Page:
Bob Aaron firstname.lastname@example.org
June 21 2003
No gazumping, please, we're Canadian
My client had just flown in from his home in England and was in the process
of closing what, for me, was a fairly routine Toronto condominium purchase.
The title was clean, the lawyers were co-operating with each other, the agents were on-side, and there was no mortgage to worry about.
But I sensed my client was still extremely nervous. I asked him if he was worried about any part of the transaction. He explained that back in England, real estate deals frequently abort in the day or two before closing, and he was quite worried about being "gazumped."
This was only the second time in my career that I had heard that word. Gazumping, it turns out, is a common practice in the active real estate markets in places like England, Wales, Ireland and Australia.
Gazumping is what happens when a seller accepts an offer to purchase his house from a buyer, and then accepts a higher offer from someone else at the last minute.
Under somewhat archaic laws, a homebuyer's offer is not legally binding in England and Wales, even if it is accepted by the vendor. The offer does not become binding until what the British call the exchange of contracts the actual transfer of documents at the end of the process.
In Canada, an agreement of purchase and sale for a home or any other real estate is typically prepared by, or for, a purchaser in a matter of hours. Once it is signed by the buyer and seller, it becomes binding and enforceable before the ink dries on the contract.
If either party tries to renege on an unconditional deal, unpleasant things begin to happen and court documents start flying back and forth in short order.
By contrast, in England, all of the title and other searches are conducted after the offer is made but before the contract becomes binding. Studies have shown that the average length of time it takes for parties to agree on a purchase contract after an offer is submitted is eight weeks. Add another four weeks to close the transaction, and the total time lapse before the purchaser gets the key is typically 12 weeks.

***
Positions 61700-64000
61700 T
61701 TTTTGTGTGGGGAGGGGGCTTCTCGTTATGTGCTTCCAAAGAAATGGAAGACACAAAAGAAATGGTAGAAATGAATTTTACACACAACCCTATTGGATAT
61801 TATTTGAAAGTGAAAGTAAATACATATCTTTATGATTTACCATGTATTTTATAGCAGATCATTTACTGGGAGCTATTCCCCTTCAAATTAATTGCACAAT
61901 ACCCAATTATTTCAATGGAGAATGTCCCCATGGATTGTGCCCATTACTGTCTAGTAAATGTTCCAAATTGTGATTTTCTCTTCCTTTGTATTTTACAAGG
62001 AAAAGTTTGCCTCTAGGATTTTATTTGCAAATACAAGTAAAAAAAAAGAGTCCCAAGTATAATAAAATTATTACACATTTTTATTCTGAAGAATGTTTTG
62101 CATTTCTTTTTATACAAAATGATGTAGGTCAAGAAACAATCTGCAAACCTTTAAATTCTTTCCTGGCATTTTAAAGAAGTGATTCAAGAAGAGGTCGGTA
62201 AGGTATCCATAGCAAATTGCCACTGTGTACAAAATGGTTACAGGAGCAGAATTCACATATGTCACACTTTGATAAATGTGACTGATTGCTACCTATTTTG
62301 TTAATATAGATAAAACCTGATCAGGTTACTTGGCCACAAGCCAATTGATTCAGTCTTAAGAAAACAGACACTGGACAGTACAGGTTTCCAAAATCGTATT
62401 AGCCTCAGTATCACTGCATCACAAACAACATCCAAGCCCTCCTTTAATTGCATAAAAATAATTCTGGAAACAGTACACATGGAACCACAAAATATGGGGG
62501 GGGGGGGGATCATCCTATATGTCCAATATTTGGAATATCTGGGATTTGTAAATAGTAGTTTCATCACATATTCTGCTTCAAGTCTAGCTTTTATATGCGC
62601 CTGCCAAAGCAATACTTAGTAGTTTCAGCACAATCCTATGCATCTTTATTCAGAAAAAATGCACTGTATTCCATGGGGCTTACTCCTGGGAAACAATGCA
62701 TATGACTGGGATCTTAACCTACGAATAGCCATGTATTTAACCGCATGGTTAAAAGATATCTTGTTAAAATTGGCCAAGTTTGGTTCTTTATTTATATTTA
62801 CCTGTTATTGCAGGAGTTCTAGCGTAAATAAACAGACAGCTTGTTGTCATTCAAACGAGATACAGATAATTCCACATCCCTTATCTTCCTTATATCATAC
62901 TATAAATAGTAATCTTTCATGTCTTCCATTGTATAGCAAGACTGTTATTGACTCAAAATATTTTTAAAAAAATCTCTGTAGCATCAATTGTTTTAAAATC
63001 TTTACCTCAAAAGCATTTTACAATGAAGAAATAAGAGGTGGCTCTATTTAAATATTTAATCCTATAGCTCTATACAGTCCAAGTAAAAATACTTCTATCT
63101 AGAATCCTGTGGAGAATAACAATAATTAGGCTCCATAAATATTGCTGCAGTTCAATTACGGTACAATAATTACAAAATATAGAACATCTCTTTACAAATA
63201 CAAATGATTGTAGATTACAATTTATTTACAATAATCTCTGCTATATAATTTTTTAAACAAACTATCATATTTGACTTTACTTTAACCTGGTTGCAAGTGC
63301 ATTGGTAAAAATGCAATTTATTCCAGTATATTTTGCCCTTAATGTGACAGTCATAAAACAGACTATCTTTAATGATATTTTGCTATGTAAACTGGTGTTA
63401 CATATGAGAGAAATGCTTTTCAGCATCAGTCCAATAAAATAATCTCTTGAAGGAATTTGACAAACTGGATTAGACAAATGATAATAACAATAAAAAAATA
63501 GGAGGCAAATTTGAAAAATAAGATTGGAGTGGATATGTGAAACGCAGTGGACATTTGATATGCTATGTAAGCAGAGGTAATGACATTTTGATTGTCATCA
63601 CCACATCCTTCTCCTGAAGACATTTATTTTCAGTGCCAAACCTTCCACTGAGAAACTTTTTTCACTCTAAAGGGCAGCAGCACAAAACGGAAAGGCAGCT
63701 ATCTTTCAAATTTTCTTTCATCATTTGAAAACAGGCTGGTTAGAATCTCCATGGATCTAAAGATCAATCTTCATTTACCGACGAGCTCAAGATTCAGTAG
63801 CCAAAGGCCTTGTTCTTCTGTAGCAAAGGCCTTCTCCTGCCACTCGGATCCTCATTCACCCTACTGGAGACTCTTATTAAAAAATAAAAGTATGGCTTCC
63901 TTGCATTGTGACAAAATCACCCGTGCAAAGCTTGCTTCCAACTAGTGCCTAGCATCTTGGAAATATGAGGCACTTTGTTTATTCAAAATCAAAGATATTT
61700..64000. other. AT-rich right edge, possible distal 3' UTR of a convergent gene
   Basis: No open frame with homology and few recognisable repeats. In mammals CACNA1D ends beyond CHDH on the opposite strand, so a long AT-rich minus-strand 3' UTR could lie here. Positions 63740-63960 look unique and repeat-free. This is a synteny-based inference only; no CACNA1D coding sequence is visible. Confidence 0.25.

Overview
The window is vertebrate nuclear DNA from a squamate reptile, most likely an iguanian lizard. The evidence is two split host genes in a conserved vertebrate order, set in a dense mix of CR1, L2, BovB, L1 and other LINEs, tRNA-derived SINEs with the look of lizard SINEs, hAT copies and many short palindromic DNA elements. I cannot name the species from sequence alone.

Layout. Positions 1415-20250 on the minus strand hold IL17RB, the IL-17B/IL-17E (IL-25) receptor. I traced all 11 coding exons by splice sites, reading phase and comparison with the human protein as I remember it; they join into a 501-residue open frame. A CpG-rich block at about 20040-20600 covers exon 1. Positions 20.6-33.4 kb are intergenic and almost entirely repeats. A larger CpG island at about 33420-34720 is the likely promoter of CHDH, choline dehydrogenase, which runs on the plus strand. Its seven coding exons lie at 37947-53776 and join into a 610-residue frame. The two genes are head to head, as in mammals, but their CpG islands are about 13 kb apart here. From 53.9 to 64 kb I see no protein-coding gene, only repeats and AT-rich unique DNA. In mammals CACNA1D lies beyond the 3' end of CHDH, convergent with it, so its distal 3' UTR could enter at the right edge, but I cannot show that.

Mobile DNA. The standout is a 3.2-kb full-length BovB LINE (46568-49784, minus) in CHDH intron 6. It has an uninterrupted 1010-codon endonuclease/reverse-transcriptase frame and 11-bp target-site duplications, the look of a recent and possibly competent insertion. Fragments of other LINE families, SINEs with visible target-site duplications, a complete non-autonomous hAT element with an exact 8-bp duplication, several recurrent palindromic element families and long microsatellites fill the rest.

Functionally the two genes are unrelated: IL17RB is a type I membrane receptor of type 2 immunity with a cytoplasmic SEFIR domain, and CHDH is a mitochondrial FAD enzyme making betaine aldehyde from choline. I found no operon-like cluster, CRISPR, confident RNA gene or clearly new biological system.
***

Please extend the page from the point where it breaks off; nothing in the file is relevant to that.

During this lengthy process, it is perfectly legal for the buyer or seller to withdraw from the agreement at any time before the contracts are actually exchanged that is, in the eight week period it takes to get everything hammered out in writing.
In a hot property market, this allows the seller to invite higher offers up until closing day.
Vendors can accept higher offers with impunity, leaving the purchaser with substantial legal, surveying and mortgage costs but no house.
Under current British law, real estate agents are obliged to pass on all offers even if they arrive at the last minute.
A story in The Observer last year told the saga of Laura Williams who had spent about $900 on closing costs and a home inspection for her flat, but received a curt phone call at the last minute telling her the deal was off.
"I was gazumped," she said. "I was really upset about it. I knew it went on, but I never thought it would happen to me."
Insurance is available to cover the lost costs, but is not popular because no one ever thinks gazumping will happen on their own deal.
A survey by the Yorkshire Bank last year showed one in 10 house buyers will gazump rivals to buy a property. Another study found that gazumping occurs in 2.5 per cent of residential transactions.
Numerous suggestions have been made over the years to stop the practice of gazumping, including making it illegal, adopting an exclusivity or lock-out contract which prohibits sellers from dealing with other buyers during a fixed period, and using a seller's pack which contains all the necessary title and other searches to shorten the delay before what we call closing.
Just as gazumping can hurt buyers and benefit sellers, there is another practice which can hurt sellers and benefit buyers. This practice (I'm not making this up) is called gazundering, which is gazumping in reverse.
Gazundering happens where the buyer has the upper hand and threatens, just before contracts are exchanged, to pull out of a house purchase unless the price is reduced.
Clearly, in places like England, Wales, Ireland and Australia, law reform is long overdue in this area. Fortunately, gazumping and gazundering are not part of the real estate landscape here in Ontario, and that's what I was happy to tell my British client.
His condo deal closed uneventfully.
Bob Aaron is a Toronto real estate lawyer. Send questions to Bob Aaron, 10 King Street East, #1400, Toronto, Ontario M5C 1C3, or by e-mail to bob@ aaron.ca , phone 416-364-9366, or fax 416-364-3818.